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Nigeria Seeks International Aid to Stop Oil Theft

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Feb. 19 (Bloomberg) -- Nigeria, Africa’s largest oil producer, is seeking international help to stop the theft of crude by criminal syndicates tapping pipelines in the Niger River delta, Petroleum Minister Diezani Alison-Madueke said.

President Goodluck Jonathan held talks last week with U.K. Prime Minister David Cameron and French President Francois Hollande who are “all coming on board to help sort out this particular menace,” she said. Nigeria is approaching countries where “our products are refined” and proceeds of stolen crude are laundered, Alison-Madueke said at a conference today in Abuja, the capital.

The thefts cost the West African nation about $7 billion in 2011, according to the central bank. Nigeria loses an estimated 250,000 barrels a day in stolen crude, according to a government report on the oil industry prepared for Jonathan.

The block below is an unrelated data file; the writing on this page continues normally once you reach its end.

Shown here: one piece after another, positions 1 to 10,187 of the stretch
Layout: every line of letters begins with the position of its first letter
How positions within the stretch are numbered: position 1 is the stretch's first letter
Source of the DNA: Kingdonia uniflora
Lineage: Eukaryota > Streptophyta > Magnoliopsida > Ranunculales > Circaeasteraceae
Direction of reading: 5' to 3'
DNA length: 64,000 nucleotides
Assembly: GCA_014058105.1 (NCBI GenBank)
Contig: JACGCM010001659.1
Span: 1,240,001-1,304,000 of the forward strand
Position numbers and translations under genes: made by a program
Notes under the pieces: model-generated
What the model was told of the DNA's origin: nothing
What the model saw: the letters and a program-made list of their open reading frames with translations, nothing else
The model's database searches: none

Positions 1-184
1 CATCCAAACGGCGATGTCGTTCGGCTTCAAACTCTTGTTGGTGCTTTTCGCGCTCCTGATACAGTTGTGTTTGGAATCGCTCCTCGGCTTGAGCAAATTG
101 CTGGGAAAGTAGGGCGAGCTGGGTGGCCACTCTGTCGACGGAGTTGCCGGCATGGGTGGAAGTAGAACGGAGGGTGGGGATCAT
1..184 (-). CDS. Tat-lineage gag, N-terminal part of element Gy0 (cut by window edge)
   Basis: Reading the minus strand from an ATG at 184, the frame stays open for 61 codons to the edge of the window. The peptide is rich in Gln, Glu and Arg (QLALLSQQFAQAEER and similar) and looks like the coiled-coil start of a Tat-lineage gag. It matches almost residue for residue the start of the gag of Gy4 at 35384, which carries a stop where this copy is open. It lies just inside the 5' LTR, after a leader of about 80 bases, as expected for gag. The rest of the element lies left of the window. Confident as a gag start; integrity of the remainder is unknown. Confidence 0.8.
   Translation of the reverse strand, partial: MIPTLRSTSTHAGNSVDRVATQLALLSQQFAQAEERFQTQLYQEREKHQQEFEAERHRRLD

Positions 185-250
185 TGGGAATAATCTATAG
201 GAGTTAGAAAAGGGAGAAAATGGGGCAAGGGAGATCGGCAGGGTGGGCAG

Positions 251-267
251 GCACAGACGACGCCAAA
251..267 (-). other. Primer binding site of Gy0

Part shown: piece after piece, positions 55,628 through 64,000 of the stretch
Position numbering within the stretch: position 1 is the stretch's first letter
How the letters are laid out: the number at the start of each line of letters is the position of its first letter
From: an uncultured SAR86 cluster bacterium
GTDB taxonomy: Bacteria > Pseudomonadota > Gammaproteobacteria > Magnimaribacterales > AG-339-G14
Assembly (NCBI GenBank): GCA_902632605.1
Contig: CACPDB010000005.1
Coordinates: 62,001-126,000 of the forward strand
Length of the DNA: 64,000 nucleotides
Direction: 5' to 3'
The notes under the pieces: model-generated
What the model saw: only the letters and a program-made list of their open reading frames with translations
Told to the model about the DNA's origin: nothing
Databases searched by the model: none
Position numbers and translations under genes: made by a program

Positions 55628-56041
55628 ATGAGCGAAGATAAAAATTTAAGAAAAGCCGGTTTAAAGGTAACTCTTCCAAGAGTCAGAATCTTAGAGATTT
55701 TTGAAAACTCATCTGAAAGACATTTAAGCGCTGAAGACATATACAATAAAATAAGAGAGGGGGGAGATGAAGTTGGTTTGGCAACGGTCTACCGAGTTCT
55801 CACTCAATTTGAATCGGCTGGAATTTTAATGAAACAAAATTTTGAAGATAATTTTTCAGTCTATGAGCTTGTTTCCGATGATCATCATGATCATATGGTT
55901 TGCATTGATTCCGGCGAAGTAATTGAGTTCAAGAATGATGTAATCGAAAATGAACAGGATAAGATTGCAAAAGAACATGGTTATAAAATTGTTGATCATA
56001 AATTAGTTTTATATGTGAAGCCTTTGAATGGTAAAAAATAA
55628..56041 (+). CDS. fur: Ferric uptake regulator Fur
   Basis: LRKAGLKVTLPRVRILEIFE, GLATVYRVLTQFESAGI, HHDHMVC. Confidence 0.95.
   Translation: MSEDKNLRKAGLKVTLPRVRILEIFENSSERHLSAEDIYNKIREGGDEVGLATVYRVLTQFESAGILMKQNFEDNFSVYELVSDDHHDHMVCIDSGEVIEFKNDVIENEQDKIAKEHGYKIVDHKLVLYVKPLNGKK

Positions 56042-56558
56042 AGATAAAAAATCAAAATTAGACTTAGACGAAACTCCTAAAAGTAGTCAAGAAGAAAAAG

Daily crude and condensate production averaged 2.4 million barrels in the past year, while the country’s gas output rose to 7.8 billion standard cubic feet a day in 2012 from 6.3 billion standard cubic feet, Alison-Maduekwe said. Nigeria is currently flaring, or burning, 11 percent of gas discovered with oil and targets 2 percent gas flaring by 2015, she said.

To contact the reporters on this story: Elisha Bala-Gbogbo in Abuja at ebalagbogbo@bloomberg.net; Maram Mazen in Abuja at mmazen@bloomberg.net

To contact the editor responsible for this story: Nasreen Seria at nseria@bloomberg.net

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